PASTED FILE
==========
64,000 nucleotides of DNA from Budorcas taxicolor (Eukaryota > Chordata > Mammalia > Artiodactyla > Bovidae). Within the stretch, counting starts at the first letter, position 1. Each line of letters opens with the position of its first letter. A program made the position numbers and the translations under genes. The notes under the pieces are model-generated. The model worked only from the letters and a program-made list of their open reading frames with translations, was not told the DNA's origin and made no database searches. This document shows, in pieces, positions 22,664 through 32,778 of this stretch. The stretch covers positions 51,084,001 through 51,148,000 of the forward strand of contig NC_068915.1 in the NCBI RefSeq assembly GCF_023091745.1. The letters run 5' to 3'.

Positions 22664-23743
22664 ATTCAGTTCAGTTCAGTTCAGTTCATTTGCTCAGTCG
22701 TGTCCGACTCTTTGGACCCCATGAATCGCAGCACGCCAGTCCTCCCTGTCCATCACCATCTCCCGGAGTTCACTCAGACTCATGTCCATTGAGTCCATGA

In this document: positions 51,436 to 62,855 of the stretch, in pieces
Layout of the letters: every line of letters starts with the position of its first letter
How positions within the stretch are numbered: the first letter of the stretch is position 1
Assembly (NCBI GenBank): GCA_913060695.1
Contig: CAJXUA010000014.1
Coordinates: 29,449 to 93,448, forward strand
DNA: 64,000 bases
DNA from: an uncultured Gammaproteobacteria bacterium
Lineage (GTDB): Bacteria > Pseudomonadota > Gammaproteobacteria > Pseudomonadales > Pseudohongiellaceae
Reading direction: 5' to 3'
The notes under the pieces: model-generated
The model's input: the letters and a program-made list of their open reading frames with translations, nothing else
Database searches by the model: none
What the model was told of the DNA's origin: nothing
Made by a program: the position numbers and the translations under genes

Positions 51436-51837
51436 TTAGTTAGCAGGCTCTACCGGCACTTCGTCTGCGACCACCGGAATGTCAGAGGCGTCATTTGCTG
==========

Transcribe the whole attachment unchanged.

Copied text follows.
64,000 nucleotides of DNA from Budorcas taxicolor (Eukaryota > Chordata > Mammalia > Artiodactyla > Bovidae). Within the stretch, counting starts at the first letter, position 1. Each line of letters opens with the position of its first letter. A program made the position numbers and the translations under genes. The notes under the pieces are model-generated. The model worked only from the letters and a program-made list of their open reading frames with translations, was not told the DNA's origin and made no database searches. This document shows, in pieces, positions 22,664 through 32,778 of this stretch. The stretch covers positions 51,084,001 through 51,148,000 of the forward strand of contig NC_068915.1 in the NCBI RefSeq assembly GCF_023091745.1. The letters run 5' to 3'.

Positions 22664-23743
22664 ATTCAGTTCAGTTCAGTTCAGTTCATTTGCTCAGTCG
22701 TGTCCGACTCTTTGGACCCCATGAATCGCAGCACGCCAGTCCTCCCTGTCCATCACCATCTCCCGGAGTTCACTCAGACTCATGTCCATTGAGTCCATGA

In this document: positions 51,436 to 62,855 of the stretch, in pieces
Layout of the letters: every line of letters starts with the position of its first letter
How positions within the stretch are numbered: the first letter of the stretch is position 1
Assembly (NCBI GenBank): GCA_913060695.1
Contig: CAJXUA010000014.1
Coordinates: 29,449 to 93,448, forward strand
DNA: 64,000 bases
DNA from: an uncultured Gammaproteobacteria bacterium
Lineage (GTDB): Bacteria > Pseudomonadota > Gammaproteobacteria > Pseudomonadales > Pseudohongiellaceae
Reading direction: 5' to 3'
The notes under the pieces: model-generated
The model's input: the letters and a program-made list of their open reading frames with translations, nothing else
Database searches by the model: none
What the model was told of the DNA's origin: nothing
Made by a program: the position numbers and the translations under genes

Positions 51436-51837
51436 TTAGTTAGCAGGCTCTACCGGCACTTCGTCTGCGACCACCGGAATGTCAGAGGCGTCATTTGCTG